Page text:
20 June 2013 by Dianne Tipping-Woods

Surfers Not Street Children

A group of young South African surfers are doing their country – and themselves – proud as they tour the United Kingdom as part of an innovative and successful project called Surfers Not Street Children, which aims to change the way that society perceives and treats street children around the world.

Successful young surfers are fit and confident of their skills in the water. Image courtesy of Wilf Whitty/Amos Trust

The young surfers are all ex-street children who grew up in Durban, one of South Africa’s prime surfing cities, at a street-child project called Umthombo Street Children. They are now, as young adults, part of an organisation and surfing team called Surfers Not Street Children.

Surfers like Sihle Mbutho (20), Lucky Nozisali (24), Andile Zulu (20) and Shorty Mdunge (19) have all swapped the streets for the sea and are noted for their fearlessness and skill on the water, winning local competitions and gaining individual sponsorships from local and international surf companies. 

On their tour of England and Wales, three of the lead surfers from the team will be competing, teaching and raising awareness of the potential that every street child has to leave street life behind. 

When I surf I feel like I am flying. I am far above street life.

For these young people, kushay’ gagasi (hitting the waves) is about more than just mastering the ocean and getting off the street for a few hours. It’s a way for them to master themselves and take pride in their own potential, empowering them with the skills they need to stay off the streets for good.

'Having worked with street children over the past 21 years, it became clear that fusing high-intensity activities with psychosocial support was critical in giving these children an alternative path to the dangers and addictions of street life,” says former UK surfer Tom Hewitt, who founded both Umthombo Street Children and Surfers Not Street Children.

Hewitt believes that the Surfers Not Street Children surf team is a chance for members of society to see the potential in every child – and to see it in themselves.

'When I surf I feel like I am flying. I am far above street life,' says Khotso (15), a former street child. It’s a sentiment that many of the programme’s young surfers share and explains why it’s been such an effective model for Umthombo.

A young surfer poses with his board. Image courtesy of Wilf Whitty/Amos Trust A young surfer poses with his board. Image courtesy of Wilf Whitty/Amos Trust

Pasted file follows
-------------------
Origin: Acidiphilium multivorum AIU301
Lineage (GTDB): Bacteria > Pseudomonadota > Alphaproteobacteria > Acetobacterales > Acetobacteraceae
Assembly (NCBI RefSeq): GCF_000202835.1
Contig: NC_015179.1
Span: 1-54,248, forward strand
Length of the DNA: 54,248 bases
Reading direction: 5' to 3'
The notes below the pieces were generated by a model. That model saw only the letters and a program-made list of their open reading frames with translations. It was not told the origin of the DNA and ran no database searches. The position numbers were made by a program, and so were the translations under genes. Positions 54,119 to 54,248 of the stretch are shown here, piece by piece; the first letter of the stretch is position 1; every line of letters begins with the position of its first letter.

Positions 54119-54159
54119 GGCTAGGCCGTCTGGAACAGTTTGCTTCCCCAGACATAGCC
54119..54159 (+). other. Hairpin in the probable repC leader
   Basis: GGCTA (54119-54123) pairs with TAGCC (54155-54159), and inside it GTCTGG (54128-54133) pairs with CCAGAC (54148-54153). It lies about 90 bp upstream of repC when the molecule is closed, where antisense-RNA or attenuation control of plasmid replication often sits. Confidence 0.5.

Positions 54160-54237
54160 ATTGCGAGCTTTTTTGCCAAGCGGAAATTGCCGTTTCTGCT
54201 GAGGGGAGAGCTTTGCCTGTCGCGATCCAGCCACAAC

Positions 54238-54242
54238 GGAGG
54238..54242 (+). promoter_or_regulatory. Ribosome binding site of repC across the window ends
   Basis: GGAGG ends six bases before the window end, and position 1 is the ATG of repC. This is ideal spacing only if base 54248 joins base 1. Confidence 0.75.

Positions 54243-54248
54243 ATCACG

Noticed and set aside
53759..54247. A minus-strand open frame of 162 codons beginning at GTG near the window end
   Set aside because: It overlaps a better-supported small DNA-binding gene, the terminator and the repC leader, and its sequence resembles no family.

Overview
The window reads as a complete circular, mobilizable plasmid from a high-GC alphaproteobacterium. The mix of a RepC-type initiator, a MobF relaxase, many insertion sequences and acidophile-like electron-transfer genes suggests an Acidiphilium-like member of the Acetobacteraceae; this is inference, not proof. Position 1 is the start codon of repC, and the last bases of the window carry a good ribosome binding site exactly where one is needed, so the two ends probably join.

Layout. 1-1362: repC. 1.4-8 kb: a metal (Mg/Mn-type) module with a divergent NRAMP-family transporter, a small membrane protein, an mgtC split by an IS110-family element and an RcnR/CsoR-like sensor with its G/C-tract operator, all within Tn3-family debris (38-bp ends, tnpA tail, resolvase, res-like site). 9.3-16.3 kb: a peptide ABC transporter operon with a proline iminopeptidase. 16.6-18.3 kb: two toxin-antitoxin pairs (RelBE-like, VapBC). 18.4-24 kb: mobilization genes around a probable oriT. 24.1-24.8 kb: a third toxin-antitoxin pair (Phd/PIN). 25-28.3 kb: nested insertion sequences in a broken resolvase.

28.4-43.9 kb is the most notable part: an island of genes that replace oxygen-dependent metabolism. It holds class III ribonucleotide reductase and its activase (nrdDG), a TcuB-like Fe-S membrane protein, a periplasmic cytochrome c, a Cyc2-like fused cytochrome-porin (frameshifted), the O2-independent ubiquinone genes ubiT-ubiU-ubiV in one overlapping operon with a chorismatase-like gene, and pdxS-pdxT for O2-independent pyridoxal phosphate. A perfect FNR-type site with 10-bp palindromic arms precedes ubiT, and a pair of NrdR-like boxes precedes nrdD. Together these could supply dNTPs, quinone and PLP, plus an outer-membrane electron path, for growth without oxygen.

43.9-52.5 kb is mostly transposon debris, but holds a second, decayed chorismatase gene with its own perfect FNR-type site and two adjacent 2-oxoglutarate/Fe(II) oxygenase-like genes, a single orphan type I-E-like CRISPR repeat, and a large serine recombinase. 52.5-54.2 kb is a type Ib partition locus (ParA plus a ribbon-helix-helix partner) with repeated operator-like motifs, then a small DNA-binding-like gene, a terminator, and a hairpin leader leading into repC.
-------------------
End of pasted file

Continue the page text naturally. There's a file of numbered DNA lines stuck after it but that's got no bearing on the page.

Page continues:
By focusing on building the self-confidence and self-esteem of street children, the surfing programme helps motivate them to battle street-related issues like solvent dependency. Social workers can then focus on steps to reintegrate these children (where possible) with their families, and also with society. 

'It’s great to see the awesome work that Umthombo has done in getting the kids off the streets and introducing them to the ocean and a clean and healthy lifestyle,' says Paul Canning, former pro surfer and manager of surfing outfitter O’Neill, Africa. 'I believe that through the positive guidance of Umthombo it is just a matter of time until we see one of these young guys make it to the top of the international surfing world.'

The professional surfing community is in full support of both Umthombo and Surfers Not Street Children, with endorsements and visits from surfing legends including former world champion Shaun Tomson, former world No 2 Rob Bain, surf filmmaker Jack McCoy, current world title contender Jordy Smith, and fellow South African competitor Travis Logie. Eleven-time world surfing champion Kelly Slater has also expressed encouragement for their work with a message on Twitter.

The United Kingdom tour started in London and will include trips to Devon, Cornwall and south Wales. The team will compete in the GoldCoast Oceanfest event in Croyde, North Devon, and will visit a number of local schools and even attempt to surf the Severn Bore tidal surge, described as "one of Britain's few truly spectacular natural phenomena. It is a large surge wave that can be seen in the estuary of the River Severn, where the tidal range is the second highest in the world, being as much as 50 feet (approx. 15.4m)." The team aims to raise awareness and further sponsorship partners for both Umthombo and Surfers Not Street Children.

The organisation also plans to expand its impact in a further two African countries.

Life on the beach beats life on the street. Image courtesy of Wilf Whitty/Amos Trust Life on the beach beats life on the street. Image courtesy of Wilf Whitty/Amos Trust

Category: Adventure, Sport

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